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Editor's note: Achilles aka "Chilly" is one of R.E.'s new onion choppers and this is his first post. We haven't scared him off yet, so you can expect to see lots more from this guy in the near future. For The Rogue Estate's Chef's Night, featured in March 14, 2012's Real Detroit Weekly, I was tasked with braising leeks to be used as a side dish for our Authentic Irish dinner service led by Ian Malbon. Let's start with the basics, and usually for me that's defining what I will be doing and with what. A braise is a cooking method where you sear your item at a high temperature, then drop the heat, add liquid, cover it, and let it cook in the liquid until it becomes fork tender. A leek is a vegetable from the onion and garlic family. Instead of being round like an onion, it grows upwards in layers of concentric cylinders. This is important to understand, because in between these layers lies a lot of dirt, and as such we must take care to rid our wonderful leeks of any impurities.
This dish fits well with just about any plate and its simplicity really lets the sweetness and texture of the leeks shine - a great side with any protein. Leeks aren't just for St Paddy's day any more! Do you have a favorite preparation for leeks we should try here at the Estate? Let me know about it in the comments. -Chilly
|Braised Leeks for Irish Dinner||
Recipe Type: Side Dish
Prep time: 10 mins
Cook time: 20 mins
Total time: 30 mins
- 4 Large Leeks
- 1 tbls butter
- 1 tbls salt
- 1/2 tbls fresh ground pepper
- 1/2 tbls dried Thyme (1 tbls fresh)
- 1/2 cup of white wine
- For this recipe, I kept the leeks whole. Fill your (clean) sink with cold water...enough to let the leeks soak in. This will allow dirt to pass through the circles and settle at the bottom of the sink.
- Slice off the very bottom of the leek where the roots are, then slice off the green leaves after the white stem base. What you want to be left with is the part that is for all intents and purposes, white (side note: keep the leaves to add to a stock...they carry wonderful flavor, although mostly inedible). Place the leeks in their bath as you prep them. After about 10 minutes, unplug your drain, and turn the water back on. You can feel free to run water through the leeks to help purge any remaining impurities. Place your leeks on paper towels and allow them to dry.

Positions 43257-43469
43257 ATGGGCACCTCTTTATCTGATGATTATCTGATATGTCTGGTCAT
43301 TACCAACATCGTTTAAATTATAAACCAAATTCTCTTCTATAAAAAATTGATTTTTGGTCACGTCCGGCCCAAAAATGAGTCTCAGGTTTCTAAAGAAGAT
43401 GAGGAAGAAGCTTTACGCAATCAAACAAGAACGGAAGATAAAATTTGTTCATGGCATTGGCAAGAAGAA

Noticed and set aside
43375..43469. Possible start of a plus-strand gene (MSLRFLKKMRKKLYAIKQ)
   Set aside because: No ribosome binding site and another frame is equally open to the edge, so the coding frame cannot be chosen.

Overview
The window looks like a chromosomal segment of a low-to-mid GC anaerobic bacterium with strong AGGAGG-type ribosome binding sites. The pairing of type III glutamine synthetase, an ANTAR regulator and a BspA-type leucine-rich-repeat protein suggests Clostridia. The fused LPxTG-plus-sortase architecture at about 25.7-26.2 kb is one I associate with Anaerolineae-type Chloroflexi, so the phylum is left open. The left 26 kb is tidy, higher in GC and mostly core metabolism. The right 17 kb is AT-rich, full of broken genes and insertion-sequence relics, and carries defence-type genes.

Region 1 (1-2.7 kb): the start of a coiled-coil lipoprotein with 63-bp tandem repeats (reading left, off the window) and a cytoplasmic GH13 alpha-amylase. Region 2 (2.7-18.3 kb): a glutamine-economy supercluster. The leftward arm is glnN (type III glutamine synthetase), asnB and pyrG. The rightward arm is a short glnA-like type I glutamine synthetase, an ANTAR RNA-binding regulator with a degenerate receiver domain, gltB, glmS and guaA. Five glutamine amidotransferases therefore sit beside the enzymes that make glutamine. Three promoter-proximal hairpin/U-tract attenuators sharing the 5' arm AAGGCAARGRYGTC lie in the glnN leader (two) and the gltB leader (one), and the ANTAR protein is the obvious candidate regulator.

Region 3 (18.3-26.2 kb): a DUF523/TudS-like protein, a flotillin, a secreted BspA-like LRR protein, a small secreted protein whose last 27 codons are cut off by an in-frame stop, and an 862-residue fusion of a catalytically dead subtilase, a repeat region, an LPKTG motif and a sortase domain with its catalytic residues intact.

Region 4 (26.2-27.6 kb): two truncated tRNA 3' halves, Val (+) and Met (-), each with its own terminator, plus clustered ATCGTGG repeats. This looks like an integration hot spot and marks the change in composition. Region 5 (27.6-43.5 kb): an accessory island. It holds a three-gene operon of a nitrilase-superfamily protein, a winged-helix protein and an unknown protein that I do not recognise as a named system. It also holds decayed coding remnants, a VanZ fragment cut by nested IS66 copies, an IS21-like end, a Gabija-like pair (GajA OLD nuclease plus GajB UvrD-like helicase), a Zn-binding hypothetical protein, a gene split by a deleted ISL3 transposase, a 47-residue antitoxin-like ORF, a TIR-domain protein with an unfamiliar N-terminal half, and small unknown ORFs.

- At the stove you want a saute pan (with a lid) on medium heat. Add the butter and wait until it bubbles. Add the leeks and allow them to brown on the bottom. Once browned, turn them over and allow the other side to brown. Add salt and pepper at this point.
- The reason I waited to add the seasoning was because there was nothing for the salt and pepper to adhere to at first. Now that the butter is coating one side of the leeks, it's game on.
- When the other side browns, turn them over a few times to ensure an adequate coating of butter and seasoning. Turn the heat down to medium-low, add the wine and thyme, and cover. You're looking for a simmer here, nothing more; we don't want to burn or boil our leeks. Congratulations...you are now braising!
- Allow the leeks to braise until a sharp knife slides easily through the leek (about 20 minutes - feel free to turn the leeks throughout the process). Once this achieved, remove the leeks from the pan and place into a serving dish. Pour the remaining braising liquid goodness over them and allow them to come to room temperature. When you're ready to serve, slice them in half and pour about a tablespoon of braising liquid over them.
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